ANSWER: Yes, that sign you are seeing with the "R"-handshape is indeed referring to the city of Riverdale. It is the "name sign" for Riverdale city. (And quite a few other cities I'm sure.) While there are many different name signs for various cities -- one of the more common themes is to trace a "7" in the air using the initial of the city. Do not assume that applies to any particular city though. Ask the local Deaf natives what they use. Here in Sacramento we just spell "SAC." Back in Brigham City we spelled BC (which happens to also mean "birth control" ...hmmm).
The signs: FAMILY / CLASS / GROUP / and TEAM are all initialized versions of the CLUSTER-[general-group-of / category] sign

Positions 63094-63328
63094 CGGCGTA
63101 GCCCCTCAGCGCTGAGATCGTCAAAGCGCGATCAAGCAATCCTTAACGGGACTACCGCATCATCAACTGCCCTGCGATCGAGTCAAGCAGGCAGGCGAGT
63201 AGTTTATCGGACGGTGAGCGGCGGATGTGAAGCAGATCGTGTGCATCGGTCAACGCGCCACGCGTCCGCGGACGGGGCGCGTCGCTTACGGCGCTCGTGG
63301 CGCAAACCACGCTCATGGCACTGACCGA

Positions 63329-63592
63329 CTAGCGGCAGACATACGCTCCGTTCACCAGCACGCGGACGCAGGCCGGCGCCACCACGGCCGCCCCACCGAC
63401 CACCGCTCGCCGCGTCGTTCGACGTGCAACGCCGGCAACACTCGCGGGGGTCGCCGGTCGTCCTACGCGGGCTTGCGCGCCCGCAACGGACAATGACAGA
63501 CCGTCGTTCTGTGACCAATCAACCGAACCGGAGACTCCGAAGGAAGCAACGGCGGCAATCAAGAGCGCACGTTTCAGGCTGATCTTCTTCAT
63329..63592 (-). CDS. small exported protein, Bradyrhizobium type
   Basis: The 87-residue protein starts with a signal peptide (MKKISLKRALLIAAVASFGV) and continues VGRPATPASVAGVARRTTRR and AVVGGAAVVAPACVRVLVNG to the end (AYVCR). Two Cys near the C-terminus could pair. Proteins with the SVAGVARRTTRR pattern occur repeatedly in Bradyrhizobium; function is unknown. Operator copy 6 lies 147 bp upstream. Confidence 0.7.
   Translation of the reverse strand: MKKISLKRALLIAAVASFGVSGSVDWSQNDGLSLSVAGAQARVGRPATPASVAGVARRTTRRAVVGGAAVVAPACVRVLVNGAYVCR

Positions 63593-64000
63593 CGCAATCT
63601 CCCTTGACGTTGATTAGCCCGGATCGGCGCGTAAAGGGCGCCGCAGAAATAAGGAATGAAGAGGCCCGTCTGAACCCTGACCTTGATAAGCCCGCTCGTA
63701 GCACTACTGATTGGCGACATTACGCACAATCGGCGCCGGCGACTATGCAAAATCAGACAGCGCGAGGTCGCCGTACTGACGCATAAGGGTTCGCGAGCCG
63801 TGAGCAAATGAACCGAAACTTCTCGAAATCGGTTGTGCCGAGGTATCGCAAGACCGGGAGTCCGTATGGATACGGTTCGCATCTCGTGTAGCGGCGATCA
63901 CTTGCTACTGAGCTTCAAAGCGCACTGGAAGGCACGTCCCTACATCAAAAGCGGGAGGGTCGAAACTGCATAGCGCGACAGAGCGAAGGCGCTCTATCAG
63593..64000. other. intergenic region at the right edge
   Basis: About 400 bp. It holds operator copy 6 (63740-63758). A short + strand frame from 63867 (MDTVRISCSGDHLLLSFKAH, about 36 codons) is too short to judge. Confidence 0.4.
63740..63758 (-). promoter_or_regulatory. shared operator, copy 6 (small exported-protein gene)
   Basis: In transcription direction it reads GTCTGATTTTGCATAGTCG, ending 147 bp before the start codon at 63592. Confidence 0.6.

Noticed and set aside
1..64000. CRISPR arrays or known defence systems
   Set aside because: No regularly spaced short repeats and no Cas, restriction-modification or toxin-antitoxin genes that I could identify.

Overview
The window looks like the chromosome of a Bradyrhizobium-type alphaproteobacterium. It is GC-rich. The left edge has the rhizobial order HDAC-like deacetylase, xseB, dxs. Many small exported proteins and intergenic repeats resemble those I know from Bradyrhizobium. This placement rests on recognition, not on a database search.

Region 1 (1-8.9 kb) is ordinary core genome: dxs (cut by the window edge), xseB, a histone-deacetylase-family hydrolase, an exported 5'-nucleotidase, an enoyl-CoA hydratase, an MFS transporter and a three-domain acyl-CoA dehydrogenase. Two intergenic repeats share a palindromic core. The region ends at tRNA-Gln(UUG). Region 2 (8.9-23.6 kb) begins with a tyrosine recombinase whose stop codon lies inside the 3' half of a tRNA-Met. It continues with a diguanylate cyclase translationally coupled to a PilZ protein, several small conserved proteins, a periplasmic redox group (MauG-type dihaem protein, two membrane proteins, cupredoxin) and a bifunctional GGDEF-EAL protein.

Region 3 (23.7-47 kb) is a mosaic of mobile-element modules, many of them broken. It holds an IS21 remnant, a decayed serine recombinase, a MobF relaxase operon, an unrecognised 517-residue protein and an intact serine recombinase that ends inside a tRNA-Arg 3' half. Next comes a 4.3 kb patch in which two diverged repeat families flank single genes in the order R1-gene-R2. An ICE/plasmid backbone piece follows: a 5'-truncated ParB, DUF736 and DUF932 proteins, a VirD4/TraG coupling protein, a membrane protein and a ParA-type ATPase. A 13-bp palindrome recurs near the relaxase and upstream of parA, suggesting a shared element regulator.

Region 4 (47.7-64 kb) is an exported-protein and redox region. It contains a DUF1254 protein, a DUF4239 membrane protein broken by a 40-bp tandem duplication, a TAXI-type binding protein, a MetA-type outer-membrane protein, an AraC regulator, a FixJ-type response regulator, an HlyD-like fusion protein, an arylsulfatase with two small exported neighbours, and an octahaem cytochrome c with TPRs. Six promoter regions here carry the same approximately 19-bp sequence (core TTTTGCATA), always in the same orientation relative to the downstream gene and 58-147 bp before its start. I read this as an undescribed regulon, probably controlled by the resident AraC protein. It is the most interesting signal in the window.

"YOU FROM-[where]?" is used to ask where you are originally from. If you want to know where someone currently lives you could sign "YOU LIVE CITY-[what]?
Topic: "Facial Expressions"
Changing your facial expression; tilting, shaking, or nodding your head; and hunching your shoulders are all "nonmanual markers." The term "nonmanual marker" means a signal that you do without using your hands that influences (marks) the meaning of what you are signing. Think of NMMs as "signs that you do without using your hands."
The grammar of American Sign Language can generally be thought of as following a "TOPIC" "COMMENT" arrangement.
This is could also called "subject" + "predicate" sentence structure.
(A predicate is a word, sign, or phrase that "says something" about the subject.)
For example, in the English sentence, "Sarah is sleepy." Sarah is the topic or subject. The comment or predicate consists of "is sleepy." ASL doesn't use "be verbs" (state of being verbs) so the sentence can be signed as "SARAH SLEEPY" while nodding your head.